SOM Foundation announces the winner of the 2023 European Research Prize

More information

Pere Joan Ravetllat Mira, Carme Ribas Seix. RAVETLLAT-RIBAS

Pere Joan Ravetllat Mira. Architect. Professor of Projects at the School of Architecture of Barcelona (ETSAB) since 1982. In 1984 he received a Fullbright scholarship to study the "Master of Science of Building Design" at the Columbia University of New York, and graduated in this same university in 1985. Doctor by the UPC in 1994. 

Professor in 2004. Responsible for the V-VI Projects course. Co-editor of the magazine A-30 during the period 1986-88, he has also collaborated in several national and international journals with articles of opinion and own work made, since 1985, with Carme Ribas Seix. He is the author of the book "Blocks of Homes: a contemporary perspective", coauthor of the books "Habitatge i Tipus" and "Habitatge i Context Urbà to Catalan Architecture" and of several monographs on the subject of housing published by the ETSAB.

Carme Ribas Seix. Architect. Professor of Projects at the School of Architecture of Barcelona (ETSAB) since 1987.

From 1996 to 1998, she is a professor of interior projects at the ELISAVA School. Between 1998 and 2001 she is also a Project Lecturer in the degree of Landscaping at the ETSAB.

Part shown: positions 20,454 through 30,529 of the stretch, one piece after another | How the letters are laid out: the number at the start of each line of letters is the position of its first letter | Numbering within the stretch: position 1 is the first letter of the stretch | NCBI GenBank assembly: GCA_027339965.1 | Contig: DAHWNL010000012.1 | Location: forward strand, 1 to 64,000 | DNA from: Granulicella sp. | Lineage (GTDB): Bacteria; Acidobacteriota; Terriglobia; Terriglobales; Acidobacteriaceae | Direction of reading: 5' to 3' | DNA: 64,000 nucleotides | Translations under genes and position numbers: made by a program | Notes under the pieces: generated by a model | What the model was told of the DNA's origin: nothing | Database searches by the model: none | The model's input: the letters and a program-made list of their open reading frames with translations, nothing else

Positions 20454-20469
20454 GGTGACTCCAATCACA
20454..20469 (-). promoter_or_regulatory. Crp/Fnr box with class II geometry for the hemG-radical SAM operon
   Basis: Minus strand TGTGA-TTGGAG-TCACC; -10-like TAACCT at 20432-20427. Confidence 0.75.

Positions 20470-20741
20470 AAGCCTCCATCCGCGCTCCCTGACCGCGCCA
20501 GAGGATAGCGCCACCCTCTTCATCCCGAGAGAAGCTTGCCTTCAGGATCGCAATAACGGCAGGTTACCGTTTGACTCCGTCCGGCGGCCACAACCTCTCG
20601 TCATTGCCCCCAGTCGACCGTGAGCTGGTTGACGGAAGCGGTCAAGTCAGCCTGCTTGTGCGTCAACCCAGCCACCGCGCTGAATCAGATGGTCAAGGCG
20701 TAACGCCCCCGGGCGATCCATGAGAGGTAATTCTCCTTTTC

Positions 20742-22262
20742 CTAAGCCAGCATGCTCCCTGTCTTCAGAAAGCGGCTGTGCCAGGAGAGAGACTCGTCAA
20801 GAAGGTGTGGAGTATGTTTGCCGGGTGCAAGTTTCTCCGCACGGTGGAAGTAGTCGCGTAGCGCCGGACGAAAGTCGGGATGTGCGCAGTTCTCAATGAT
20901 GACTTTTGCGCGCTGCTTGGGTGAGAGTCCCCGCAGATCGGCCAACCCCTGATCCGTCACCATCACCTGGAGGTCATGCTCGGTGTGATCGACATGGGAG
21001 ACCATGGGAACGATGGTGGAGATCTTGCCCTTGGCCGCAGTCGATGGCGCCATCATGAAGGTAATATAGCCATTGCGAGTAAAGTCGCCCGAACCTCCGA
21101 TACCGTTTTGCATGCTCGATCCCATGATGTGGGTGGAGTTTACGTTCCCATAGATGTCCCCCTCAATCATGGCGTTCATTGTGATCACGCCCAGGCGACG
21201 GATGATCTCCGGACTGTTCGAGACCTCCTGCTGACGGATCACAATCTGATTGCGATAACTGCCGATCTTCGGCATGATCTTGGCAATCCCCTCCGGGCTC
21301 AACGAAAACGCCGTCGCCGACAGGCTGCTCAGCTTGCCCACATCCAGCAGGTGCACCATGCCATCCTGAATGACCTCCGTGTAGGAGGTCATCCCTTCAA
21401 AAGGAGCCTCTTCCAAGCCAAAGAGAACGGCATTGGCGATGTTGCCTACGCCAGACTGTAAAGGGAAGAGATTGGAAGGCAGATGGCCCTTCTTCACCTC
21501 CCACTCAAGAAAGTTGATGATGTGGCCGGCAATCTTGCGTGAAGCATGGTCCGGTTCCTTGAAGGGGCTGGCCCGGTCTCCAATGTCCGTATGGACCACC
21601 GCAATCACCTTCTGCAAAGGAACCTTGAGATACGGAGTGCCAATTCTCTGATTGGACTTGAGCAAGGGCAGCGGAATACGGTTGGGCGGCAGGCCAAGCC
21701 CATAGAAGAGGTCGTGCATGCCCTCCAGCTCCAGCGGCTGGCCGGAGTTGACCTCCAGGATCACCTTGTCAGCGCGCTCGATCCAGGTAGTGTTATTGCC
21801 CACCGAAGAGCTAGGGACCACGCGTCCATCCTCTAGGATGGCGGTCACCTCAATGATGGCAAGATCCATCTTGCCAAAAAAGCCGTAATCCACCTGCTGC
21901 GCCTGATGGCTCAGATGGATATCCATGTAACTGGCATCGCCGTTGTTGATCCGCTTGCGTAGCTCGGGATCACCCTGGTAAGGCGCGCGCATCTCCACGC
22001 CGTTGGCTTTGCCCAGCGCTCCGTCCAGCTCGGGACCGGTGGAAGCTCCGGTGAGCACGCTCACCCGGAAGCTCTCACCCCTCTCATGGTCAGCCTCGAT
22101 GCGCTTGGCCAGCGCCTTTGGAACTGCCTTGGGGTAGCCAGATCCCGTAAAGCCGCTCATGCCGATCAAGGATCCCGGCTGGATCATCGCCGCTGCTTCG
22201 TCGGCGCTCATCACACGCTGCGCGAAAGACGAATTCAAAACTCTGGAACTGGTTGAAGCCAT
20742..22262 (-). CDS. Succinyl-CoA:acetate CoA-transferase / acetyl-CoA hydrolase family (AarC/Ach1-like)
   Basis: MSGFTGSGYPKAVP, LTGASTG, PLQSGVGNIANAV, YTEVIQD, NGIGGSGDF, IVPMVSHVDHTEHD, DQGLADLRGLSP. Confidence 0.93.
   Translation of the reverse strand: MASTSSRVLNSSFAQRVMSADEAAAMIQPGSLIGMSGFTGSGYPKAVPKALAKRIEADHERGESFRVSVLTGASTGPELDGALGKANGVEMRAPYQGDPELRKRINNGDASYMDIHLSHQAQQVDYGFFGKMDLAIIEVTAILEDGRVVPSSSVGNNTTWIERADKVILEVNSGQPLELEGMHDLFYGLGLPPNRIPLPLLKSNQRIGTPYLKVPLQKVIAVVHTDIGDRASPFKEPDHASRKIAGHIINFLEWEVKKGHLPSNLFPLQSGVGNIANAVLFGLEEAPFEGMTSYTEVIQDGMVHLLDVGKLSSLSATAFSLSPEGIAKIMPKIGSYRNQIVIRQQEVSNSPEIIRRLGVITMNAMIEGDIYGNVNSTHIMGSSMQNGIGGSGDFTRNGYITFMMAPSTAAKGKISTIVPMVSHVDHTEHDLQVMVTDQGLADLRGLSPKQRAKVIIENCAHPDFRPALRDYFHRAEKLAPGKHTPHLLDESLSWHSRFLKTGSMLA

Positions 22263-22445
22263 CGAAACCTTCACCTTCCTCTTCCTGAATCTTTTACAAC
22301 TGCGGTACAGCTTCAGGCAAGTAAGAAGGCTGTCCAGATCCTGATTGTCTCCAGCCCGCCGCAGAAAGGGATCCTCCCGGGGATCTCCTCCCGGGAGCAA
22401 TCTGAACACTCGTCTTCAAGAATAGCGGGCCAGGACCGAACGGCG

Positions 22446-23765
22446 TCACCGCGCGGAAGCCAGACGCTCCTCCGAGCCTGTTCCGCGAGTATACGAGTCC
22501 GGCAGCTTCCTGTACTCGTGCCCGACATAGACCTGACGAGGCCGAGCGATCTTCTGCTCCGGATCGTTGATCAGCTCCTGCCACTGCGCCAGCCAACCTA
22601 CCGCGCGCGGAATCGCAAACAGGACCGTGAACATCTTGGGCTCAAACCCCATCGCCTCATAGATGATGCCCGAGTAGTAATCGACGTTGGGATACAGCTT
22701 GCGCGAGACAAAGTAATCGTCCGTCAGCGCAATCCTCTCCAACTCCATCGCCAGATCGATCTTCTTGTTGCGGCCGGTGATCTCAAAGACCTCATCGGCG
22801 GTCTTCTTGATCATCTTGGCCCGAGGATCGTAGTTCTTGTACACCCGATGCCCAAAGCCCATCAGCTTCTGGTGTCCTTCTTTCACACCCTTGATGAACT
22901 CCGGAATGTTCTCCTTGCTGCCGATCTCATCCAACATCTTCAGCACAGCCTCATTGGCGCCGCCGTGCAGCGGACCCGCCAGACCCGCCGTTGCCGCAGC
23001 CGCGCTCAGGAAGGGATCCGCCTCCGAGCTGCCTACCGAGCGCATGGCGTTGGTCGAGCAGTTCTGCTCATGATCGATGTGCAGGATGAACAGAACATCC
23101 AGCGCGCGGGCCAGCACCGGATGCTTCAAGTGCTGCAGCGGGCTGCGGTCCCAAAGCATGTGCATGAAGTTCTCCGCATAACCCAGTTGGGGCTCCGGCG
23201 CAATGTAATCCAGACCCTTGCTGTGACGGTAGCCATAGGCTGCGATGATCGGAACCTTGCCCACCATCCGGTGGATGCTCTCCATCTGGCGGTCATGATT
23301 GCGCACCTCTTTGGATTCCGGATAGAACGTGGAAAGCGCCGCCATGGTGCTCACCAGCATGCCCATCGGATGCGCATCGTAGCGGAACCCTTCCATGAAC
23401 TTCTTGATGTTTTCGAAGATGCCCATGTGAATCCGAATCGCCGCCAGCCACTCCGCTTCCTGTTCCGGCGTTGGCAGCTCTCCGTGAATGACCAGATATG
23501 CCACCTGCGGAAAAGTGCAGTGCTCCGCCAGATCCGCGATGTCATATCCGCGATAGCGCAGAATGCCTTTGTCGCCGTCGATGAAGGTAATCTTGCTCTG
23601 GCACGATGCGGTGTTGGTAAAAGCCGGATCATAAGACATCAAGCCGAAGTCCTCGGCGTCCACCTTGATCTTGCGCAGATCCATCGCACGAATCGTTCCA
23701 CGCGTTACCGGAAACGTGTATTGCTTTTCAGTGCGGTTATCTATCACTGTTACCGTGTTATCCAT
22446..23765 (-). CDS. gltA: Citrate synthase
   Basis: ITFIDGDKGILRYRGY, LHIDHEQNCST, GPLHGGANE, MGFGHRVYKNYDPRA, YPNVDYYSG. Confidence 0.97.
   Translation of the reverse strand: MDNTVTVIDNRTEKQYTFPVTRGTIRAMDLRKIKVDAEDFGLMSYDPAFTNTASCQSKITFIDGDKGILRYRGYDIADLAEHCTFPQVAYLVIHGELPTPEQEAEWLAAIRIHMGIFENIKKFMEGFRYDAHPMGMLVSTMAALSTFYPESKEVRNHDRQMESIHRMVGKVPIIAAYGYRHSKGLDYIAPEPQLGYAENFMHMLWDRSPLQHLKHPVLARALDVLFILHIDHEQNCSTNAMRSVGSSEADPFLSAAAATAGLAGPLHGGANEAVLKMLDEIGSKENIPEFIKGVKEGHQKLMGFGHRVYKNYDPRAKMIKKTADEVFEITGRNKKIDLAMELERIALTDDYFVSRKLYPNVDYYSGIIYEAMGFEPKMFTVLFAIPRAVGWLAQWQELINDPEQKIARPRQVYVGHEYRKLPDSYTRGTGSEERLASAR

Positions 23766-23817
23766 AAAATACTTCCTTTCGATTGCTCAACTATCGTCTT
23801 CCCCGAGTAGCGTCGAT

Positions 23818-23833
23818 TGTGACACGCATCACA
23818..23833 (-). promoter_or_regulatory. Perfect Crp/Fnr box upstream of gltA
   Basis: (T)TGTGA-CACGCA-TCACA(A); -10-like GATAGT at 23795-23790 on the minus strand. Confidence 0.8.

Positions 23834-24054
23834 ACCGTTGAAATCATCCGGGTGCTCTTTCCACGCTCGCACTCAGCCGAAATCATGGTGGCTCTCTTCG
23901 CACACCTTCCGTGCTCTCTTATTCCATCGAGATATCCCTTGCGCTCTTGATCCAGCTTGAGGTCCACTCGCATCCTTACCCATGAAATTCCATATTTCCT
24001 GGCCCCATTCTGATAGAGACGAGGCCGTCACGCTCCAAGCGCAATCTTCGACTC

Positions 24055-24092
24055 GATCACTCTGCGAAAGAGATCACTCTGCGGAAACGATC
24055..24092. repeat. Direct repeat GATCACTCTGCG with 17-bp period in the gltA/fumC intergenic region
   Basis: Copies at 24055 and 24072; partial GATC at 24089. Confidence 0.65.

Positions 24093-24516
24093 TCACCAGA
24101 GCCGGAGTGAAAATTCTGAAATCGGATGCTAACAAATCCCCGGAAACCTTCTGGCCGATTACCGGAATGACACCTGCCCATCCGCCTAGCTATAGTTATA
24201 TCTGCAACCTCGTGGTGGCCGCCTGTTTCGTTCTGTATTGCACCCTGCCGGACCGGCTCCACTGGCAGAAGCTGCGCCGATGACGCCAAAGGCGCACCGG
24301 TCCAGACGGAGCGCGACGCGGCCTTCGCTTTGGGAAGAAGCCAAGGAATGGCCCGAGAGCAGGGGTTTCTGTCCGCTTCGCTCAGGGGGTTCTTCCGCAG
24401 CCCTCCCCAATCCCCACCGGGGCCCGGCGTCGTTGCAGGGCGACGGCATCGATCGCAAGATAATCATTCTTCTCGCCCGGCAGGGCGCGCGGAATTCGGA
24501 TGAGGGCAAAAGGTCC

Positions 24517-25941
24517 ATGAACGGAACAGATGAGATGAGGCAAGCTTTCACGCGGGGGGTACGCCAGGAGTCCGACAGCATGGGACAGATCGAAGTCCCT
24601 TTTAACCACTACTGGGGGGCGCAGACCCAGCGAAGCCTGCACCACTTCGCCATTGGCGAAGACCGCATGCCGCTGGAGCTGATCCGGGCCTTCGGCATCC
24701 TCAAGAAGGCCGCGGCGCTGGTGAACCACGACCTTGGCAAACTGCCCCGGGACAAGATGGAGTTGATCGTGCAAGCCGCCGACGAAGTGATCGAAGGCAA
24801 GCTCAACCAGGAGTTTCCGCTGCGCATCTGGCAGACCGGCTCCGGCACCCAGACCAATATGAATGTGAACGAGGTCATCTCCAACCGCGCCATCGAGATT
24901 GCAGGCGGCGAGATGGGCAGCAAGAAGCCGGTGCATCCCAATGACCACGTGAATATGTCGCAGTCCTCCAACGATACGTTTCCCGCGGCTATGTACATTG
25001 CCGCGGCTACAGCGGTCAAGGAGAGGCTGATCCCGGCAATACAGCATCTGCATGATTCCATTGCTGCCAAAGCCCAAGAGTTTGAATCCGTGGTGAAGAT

Between 1981 and 1986 he was architect of the Servei d'Elements i Urban Projects of the Barcelona City Council, where he made several projects related to urban design.

Co-editor of the magazine A-30 during the period 1986-88, she has also published her own work in several national and international journals, made since 1985 with Pere Joan Ravetllat Mira. In 1985 he obtained the Diploma of the Polytechnic University of Catalonia from the Landscape Architecture Course.

Còssima Cornadó

Còssima Cornadó is an architect and Associate Professor and Serra Húnter professor at the Department of Architecture Technology at the Barcelona School of Architecture (ETSAB), as well as a member of the REARQ group. She has led competitive research projects in the field of rehabilitating buildings and evaluating their safety and habitability.

She coordinates the undergraduate course “Construction IV” on building diagnosis and rehabilitation. She also coordinates the course “Techniques for the Rehabilitation of Safety Conditions” in the MBARCH-RRA master’s program and supervises master’s theses from MarqETSAB and MBARCH-RRA within the research seminar. Her research activity has provided useful contributions in assessing buildings and their possibilities for improvement.